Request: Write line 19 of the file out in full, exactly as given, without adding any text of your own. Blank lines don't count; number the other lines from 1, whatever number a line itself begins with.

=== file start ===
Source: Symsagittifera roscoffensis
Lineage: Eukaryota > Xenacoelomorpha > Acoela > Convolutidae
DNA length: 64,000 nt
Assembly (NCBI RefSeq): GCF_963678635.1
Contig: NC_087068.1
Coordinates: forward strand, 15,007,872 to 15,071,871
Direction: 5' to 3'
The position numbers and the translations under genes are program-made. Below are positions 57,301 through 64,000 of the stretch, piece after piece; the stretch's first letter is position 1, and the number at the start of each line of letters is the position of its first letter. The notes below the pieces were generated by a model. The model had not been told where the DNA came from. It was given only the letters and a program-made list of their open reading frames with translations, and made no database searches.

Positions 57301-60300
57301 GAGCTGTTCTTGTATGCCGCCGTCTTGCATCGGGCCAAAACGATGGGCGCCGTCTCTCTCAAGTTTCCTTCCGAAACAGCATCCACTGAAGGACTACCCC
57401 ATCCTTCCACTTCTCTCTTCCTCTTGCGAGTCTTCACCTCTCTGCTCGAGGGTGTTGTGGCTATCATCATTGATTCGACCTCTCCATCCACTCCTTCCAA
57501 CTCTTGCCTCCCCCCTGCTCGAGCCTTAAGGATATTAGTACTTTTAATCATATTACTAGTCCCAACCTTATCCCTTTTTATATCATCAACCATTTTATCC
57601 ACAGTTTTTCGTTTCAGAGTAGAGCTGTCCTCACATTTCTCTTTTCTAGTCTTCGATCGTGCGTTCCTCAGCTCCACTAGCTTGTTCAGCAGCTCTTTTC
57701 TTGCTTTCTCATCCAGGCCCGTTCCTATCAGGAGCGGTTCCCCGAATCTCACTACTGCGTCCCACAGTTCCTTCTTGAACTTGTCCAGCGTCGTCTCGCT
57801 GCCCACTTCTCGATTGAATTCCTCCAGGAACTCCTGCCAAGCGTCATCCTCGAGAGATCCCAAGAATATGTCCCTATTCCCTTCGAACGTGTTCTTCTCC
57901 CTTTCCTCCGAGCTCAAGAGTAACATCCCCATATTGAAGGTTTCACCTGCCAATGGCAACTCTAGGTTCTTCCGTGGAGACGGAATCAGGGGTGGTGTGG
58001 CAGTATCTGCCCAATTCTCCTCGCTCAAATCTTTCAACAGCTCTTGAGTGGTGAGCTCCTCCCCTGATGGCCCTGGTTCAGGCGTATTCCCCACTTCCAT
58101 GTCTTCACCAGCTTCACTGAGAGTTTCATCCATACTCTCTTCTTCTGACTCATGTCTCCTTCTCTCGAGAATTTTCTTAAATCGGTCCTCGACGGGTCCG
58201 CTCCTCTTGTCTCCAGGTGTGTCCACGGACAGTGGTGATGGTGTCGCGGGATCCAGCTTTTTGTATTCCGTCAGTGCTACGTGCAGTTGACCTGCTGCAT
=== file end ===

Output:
58201 CTCCTCTTGTCTCCAGGTGTGTCCACGGACAGTGGTGATGGTGTCGCGGGATCCAGCTTTTTGTATTCCGTCAGTGCTACGTGCAGTTGACCTGCTGCAT